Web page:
Skincare

How Cutting Water From Your Skincare Routine Could Make It Cleaner, Greener, and More Powerful

By Cheryl Kramer Kaye

Unless you’ve been living under a rock, it will come as no surprise that eco-friendly beauty has become incredibly popular. (Actually, if you’ve been literally living under a rock, you are probably already the ultimate environmentalist. But I digress.) Beauty companies are going to the ends of the earth to take out ingredients that could potentially harm humans or the environment, and ditching packaging that could be considered excessive.

But, what if, by eliminating just one key ingredient from the formulas, you’d be able to make your products significantly cleaner and more eco-friendly? And what if that ingredient was typically the very first one on the back of the bottle? That’s right: “Take out the water and you can eliminate a bunch of the nasty ingredients,” says Carrington Snyder, who is the founder of PWDR™ Cosmetics and, not for nothing, the former managing attorney for a law firm known for its work protecting consumers against toxic environmental exposure.

No water means the product doesn’t need preservatives to prevent bacterial and fungal growth (peace out, parabens!). It also nixes the need for compounds that aid preservatives. And, it ensures there’s no necessity for emulsifiers, which keep water and oils from separating (see ya, sulfates). “Back in the 1950s and ‘60s, you had powdered shampoo and powdered toothpaste because our current assortment of preservatives didn’t exist, and that was the most logical way to extend their shelf life,” says Snyder. “Instead of being so obsessed with what’s new, sometimes it's really important to look backwards and see what's worked and what's smart.”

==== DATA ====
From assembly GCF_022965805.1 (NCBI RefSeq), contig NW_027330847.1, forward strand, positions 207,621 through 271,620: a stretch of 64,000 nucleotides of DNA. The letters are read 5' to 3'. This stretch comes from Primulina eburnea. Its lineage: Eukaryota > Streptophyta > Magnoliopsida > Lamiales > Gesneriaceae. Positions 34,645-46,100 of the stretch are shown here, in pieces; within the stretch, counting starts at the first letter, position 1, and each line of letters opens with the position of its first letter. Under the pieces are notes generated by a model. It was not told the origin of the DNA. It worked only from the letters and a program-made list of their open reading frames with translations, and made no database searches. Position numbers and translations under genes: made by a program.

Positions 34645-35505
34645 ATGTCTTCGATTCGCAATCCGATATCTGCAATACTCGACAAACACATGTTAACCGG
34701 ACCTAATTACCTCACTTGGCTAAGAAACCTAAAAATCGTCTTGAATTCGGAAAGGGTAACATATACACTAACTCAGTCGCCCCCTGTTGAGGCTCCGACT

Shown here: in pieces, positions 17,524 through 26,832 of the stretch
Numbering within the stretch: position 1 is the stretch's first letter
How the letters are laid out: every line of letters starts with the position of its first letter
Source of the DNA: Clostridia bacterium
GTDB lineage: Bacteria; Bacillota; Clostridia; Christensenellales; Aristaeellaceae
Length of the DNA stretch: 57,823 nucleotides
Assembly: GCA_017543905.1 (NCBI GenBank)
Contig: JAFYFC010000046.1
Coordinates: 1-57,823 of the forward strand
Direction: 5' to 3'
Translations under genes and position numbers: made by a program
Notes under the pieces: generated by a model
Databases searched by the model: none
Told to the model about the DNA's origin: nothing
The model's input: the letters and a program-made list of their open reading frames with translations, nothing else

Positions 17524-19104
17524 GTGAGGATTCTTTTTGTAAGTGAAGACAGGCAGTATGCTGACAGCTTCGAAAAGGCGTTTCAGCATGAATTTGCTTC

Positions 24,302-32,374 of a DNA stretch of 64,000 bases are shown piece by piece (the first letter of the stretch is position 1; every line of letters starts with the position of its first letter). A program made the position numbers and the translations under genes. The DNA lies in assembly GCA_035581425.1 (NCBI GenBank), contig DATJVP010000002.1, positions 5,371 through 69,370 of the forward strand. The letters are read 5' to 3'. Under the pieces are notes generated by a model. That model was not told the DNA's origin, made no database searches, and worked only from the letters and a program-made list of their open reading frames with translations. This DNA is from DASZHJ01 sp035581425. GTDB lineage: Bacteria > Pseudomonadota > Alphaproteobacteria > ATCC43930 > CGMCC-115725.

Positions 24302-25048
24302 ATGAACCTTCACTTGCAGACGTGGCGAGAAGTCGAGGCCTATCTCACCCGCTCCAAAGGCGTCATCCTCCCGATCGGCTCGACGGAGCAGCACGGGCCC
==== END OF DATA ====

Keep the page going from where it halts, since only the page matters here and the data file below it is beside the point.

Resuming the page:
Buying products in powdered form also means you’re about to lose some “water weight”: “Some skincare products are [mostly] water,” says Snyder. “Take out that water and you’re minimizing packaging, reducing trash, and even saving on emissions when you ship the products.”

One thing you won’t reduce, though, is efficacy. Powdered skincare is literally not watered down. And some of the most active skincare ingredients — vitamin C, B vitamins, hyaluronic acid — really lend themselves to a powder format because they are water soluble, meaning they can be dissolved in water. Bonus: The lack of liquid makes them all TSA-friendly, too. With the latest launches — and a few older favorites — you can practically powderize your entire skincare regimen.

Clinique Fresh Pressed Renewing Powder Cleanser | Spotlyte
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Cleansers

Wet hands are the way to go with powdered face washes, and that paltry amount of moisture is typically all you need to activate a light lather. Bonus: Most just-add-water cleansers have mild exfoliating properties because of their granular textures. Look for clays, charcoal, and rice starch to do the heavy dirt-lifting action, like in PWDR Step 1: Wash ($45), which uses both kaolin and bentonite clays.

Kaolin is also a star of the Clinique® Fresh Pressed™ Renewing Powder Cleanser ($30), which pairs it with pure vitamin C for a brightening boost. Daily doses are individually wrapped (and strongly resemble packets of artificial sweetener) so they can easily be tossed into a gym bag or weekender tote. The Josie Maran® Argan Exfoliating Cleansing Powder ($40) uses rice starch, papaya extract, and salicylic acid for a pore-purifying clean.

Ora’s Amazing Herbal Rejuvi C Mas | Spotlyte
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Masks